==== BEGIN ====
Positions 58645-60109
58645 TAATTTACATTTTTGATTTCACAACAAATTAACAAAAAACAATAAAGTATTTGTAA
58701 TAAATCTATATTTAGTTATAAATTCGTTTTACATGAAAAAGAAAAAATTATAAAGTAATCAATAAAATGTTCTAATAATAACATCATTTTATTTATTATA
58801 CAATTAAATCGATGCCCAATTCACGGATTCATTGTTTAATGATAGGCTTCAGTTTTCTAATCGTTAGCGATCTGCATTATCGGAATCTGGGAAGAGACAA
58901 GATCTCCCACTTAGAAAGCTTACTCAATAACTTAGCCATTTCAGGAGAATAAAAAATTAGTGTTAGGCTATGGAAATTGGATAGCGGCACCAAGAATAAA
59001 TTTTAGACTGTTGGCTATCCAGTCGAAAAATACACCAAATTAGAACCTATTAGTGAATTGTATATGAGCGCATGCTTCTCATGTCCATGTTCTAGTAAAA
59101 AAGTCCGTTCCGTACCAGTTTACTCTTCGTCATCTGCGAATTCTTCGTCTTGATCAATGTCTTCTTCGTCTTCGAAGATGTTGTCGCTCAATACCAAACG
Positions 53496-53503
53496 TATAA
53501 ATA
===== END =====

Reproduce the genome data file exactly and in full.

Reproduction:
Positions 58645-60109
58645 TAATTTACATTTTTGATTTCACAACAAATTAACAAAAAACAATAAAGTATTTGTAA
58701 TAAATCTATATTTAGTTATAAATTCGTTTTACATGAAAAAGAAAAAATTATAAAGTAATCAATAAAATGTTCTAATAATAACATCATTTTATTTATTATA
58801 CAATTAAATCGATGCCCAATTCACGGATTCATTGTTTAATGATAGGCTTCAGTTTTCTAATCGTTAGCGATCTGCATTATCGGAATCTGGGAAGAGACAA
58901 GATCTCCCACTTAGAAAGCTTACTCAATAACTTAGCCATTTCAGGAGAATAAAAAATTAGTGTTAGGCTATGGAAATTGGATAGCGGCACCAAGAATAAA
59001 TTTTAGACTGTTGGCTATCCAGTCGAAAAATACACCAAATTAGAACCTATTAGTGAATTGTATATGAGCGCATGCTTCTCATGTCCATGTTCTAGTAAAA
59101 AAGTCCGTTCCGTACCAGTTTACTCTTCGTCATCTGCGAATTCTTCGTCTTGATCAATGTCTTCTTCGTCTTCGAAGATGTTGTCGCTCAATACCAAACG
Positions 53496-53503
53496 TATAA
53501 ATA